Residential investment is an attractive option for Australians of all walks of life. Whether you’re looking to get your foot on the first rung of the real estate ladder, or want an asset that can provide for a comfortable retirement, the property market can be a great option. If you’re in the latter camp, self managed super fund loans can be the solution. As a relatively recent addition to the home lending arsenal, you’ve probably got a few questions about how you can get in on the play.
1. How does an SMSF loan work?
If you have decided to set up an SMSF specifically to invest in residential property, but don’t have enough in the fund to purchase the house outright, you can make up the difference using an SMSF loan. However, there are strict laws governing how and when you can use your super fund to buy a home, as well as laws limiting the recourse a lender has to your fund in the event you cannot meet the required repayments. These make this type of borrowing very different to a run-of-the-mill mortgage
2. What can I buy?
You can buy any piece of residential real estate, but only if it complies with the following criteria:
• It must be consistent with the sole purpose test, meaning that it can only be bought with the intention of providing for members’ retirement.
• The property cannot be purchased from anyone related to the fund members, nor can it be lived in or rented to a connected party.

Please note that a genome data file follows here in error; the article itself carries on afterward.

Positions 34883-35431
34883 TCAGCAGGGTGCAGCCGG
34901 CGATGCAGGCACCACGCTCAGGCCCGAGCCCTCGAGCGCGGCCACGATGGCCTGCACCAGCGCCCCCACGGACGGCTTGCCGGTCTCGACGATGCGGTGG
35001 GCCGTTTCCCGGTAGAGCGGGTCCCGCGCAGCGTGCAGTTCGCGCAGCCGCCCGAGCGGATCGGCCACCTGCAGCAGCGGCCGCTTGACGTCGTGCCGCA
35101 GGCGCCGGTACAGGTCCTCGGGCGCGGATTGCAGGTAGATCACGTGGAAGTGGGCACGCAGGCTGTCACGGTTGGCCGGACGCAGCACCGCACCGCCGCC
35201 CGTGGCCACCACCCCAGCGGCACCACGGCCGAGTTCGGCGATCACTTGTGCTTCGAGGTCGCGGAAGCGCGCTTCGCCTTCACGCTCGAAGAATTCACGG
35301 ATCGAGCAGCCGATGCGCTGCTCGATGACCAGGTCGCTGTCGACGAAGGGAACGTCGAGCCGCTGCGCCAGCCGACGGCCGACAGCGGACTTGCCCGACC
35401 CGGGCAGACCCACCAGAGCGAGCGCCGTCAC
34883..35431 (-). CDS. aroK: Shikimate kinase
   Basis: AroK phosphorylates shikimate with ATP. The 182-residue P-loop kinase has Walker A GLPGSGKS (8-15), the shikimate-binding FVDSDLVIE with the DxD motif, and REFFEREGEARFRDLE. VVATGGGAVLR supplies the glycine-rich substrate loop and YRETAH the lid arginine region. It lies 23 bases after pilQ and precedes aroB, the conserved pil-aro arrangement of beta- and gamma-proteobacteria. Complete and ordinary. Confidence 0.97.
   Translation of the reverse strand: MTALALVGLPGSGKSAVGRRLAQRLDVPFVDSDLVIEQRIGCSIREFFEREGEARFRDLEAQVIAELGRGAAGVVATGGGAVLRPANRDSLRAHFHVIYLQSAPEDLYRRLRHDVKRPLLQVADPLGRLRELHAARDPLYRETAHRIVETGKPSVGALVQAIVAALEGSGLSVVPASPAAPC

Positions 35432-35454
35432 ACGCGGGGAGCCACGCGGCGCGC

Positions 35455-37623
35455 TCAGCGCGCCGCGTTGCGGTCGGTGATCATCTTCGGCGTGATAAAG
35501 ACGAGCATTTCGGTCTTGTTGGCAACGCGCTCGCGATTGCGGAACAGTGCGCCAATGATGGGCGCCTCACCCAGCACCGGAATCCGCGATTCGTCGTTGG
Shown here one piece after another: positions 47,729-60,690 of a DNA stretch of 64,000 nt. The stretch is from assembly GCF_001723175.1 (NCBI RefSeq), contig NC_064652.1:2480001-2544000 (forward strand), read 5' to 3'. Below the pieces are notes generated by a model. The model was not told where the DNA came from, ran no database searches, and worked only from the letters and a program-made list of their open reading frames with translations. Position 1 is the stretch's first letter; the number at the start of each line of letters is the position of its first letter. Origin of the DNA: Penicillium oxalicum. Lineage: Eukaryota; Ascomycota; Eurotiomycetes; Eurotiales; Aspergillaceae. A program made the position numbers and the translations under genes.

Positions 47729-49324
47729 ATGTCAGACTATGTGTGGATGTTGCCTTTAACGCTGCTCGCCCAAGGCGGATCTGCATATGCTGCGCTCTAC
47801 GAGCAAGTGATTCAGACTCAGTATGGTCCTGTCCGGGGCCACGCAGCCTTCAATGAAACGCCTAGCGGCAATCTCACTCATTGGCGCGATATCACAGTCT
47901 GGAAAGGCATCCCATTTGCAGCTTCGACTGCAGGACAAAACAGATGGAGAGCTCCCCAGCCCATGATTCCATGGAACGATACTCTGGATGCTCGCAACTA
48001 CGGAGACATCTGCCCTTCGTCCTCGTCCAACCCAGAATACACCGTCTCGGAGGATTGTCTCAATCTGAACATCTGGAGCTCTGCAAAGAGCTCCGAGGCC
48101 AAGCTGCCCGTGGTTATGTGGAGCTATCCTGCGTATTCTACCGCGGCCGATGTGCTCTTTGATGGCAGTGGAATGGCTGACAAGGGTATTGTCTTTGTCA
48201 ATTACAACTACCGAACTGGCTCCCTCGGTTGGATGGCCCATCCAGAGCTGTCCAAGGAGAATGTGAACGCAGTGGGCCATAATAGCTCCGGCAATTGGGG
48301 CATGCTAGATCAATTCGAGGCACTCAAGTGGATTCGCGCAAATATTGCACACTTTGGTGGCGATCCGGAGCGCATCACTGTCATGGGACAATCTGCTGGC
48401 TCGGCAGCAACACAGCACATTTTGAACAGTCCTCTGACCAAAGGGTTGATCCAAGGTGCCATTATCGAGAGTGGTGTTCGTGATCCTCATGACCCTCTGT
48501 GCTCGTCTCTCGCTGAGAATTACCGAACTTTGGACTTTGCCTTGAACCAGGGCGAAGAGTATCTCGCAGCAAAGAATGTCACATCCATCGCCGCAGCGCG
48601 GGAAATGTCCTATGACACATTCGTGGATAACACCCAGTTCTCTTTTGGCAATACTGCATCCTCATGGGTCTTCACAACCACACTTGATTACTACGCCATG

There is an exception to the last rule, in that the SMSF could purchase business premises from a party related to the fund. However, there are complex rules surrounding its use, leasing and purchase arrangements.
3. What do I need to think about?
Making an investment through your SMSF is typically a long-term commitment. It is therefore critical that the fund is able to meet its repayment and fee obligations, as well as have enough left over to service any other costs that might come up, such as legal, accountant and auditor charges. In the same vein, it pays to have contingency plans in place in the event that the rental is vacant for an extended period, or to cover maintenance and repairs.
Understanding the consequences for a non-compliant fund is crucial. Given that the investment complies with all regulations, the Australian Taxation Office provides for a concessional tax rate of 15 per cent on the income your SMSF makes from the property. If you diverge from any legal stipulations, your fund will be taxed at the highest marginal rate.